It is easier to network and get people to like you than ever before, according to Kawasaki.


The trick is knowing how to network effectively and get the “influencers” to risk their reputation by recommending your product or service.


“Thank god for social media,” Kawasaki said.


“Social media is fast, free and ubiquitous. Now is the best time ever to do self-marketing. When I was Apple’s chief evangelist, the tools I had were an analogue phone, an aeroplane ticket and a fax machine. I didn’t have Instagram, I didn’t have Pinterest, I didn’t have Twitter or Facebook.”


11. Focus on sales rather than partnerships

“Sales fixes everything,” Kawasaki says.


“If you have sales your pain-in-the-ass investors aren’t going to bother you. Your employees will be happy. It will be easier to recruit and people are going to want to partner with you. As long as you have cash flowing, you’re in the game. The leading cause of death in start-ups is running out of money.”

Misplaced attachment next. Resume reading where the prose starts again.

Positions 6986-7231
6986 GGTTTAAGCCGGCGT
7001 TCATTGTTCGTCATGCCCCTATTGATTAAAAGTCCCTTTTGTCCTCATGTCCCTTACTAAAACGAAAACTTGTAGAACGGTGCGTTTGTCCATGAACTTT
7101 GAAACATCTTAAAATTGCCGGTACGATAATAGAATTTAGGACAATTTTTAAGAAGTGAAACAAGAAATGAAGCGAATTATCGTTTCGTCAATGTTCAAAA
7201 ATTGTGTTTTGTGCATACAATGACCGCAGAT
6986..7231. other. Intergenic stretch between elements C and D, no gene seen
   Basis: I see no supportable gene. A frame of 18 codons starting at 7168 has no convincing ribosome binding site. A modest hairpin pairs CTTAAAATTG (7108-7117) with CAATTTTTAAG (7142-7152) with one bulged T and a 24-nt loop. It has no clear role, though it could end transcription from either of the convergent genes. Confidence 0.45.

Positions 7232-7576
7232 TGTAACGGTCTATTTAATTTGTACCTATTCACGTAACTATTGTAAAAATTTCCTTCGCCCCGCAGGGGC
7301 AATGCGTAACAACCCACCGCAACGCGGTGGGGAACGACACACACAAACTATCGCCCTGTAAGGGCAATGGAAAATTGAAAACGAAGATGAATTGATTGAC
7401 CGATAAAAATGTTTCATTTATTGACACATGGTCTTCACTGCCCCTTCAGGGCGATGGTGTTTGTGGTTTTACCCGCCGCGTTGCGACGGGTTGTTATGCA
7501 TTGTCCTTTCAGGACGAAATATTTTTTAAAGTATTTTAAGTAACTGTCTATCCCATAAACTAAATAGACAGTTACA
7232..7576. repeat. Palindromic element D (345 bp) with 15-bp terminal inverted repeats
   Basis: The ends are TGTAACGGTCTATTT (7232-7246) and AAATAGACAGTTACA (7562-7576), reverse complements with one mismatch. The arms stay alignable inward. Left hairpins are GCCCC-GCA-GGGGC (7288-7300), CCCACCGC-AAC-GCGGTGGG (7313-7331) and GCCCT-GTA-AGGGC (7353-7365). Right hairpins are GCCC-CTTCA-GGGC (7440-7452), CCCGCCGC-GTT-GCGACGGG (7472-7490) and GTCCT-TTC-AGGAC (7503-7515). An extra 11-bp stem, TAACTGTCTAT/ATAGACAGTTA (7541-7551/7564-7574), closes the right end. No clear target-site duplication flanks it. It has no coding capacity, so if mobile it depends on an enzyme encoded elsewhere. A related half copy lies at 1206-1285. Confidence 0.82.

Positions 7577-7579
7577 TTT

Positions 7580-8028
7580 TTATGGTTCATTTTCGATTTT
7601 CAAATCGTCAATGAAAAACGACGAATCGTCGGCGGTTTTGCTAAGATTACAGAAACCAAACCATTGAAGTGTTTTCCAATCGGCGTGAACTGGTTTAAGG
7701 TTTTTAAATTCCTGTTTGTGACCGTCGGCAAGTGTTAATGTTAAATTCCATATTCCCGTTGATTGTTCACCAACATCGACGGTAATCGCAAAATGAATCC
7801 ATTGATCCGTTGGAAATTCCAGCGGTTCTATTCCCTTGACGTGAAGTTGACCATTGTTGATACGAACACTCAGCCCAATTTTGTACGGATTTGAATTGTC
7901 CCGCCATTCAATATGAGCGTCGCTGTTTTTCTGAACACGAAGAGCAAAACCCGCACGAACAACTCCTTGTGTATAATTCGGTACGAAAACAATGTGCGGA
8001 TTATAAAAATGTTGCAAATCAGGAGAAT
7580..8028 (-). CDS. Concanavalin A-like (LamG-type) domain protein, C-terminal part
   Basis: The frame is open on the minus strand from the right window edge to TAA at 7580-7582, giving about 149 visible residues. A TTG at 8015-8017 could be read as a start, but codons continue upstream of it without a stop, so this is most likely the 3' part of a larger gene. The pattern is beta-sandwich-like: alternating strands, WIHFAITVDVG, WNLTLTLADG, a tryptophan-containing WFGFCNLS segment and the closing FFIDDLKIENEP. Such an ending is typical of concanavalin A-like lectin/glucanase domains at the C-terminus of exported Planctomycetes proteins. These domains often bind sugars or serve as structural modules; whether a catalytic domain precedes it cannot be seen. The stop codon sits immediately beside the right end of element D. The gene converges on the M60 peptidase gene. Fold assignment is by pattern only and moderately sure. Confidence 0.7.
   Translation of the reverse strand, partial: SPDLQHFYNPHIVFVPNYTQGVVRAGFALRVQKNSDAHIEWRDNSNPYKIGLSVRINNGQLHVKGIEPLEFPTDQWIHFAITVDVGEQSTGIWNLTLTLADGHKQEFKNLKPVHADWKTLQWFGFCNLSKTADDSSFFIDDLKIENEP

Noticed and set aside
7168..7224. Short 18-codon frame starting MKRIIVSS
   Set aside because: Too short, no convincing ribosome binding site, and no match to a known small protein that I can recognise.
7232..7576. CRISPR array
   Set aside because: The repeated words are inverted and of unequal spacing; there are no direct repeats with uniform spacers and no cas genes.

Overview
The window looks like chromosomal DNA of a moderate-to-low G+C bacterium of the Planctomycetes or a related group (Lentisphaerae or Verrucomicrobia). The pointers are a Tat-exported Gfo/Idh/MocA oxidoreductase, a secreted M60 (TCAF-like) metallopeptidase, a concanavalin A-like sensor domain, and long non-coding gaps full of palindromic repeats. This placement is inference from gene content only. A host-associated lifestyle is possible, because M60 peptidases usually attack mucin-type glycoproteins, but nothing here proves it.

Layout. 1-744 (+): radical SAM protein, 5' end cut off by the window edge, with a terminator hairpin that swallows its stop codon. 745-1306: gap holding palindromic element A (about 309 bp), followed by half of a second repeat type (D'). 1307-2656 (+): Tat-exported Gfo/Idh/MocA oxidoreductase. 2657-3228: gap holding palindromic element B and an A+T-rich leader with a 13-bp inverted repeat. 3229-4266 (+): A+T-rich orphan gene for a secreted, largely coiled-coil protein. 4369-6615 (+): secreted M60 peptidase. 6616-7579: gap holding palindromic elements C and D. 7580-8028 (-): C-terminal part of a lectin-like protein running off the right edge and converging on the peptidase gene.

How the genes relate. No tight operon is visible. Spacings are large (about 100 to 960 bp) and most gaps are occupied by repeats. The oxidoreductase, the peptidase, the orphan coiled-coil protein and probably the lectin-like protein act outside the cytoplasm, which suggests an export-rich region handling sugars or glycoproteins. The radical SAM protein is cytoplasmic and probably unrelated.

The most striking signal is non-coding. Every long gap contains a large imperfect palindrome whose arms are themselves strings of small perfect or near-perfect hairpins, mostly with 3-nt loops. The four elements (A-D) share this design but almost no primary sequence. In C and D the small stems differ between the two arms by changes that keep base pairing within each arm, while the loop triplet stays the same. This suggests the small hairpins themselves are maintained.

The former Apple evangelist also warned entrepreneurs to avoid partnerships like the plague.


“You should hardly ever use the P word,” he said.


“For cynical people who have been around for a while, when you say the word partnership what you’re saying is we lack sales. And if you say strategic partnership, then you’re really saying we really lack sales and we’re almost running out of money.”


12. Go with the flow

In Silicon Valley, entrepreneurs don’t set up a target, according to Kawasaki.


Instead, they throw a whole heap of stuff against a wall and see what sticks. Then they draw the target around that and say, “I hit the bullseye!”


“Just see where your product ends up,” he said.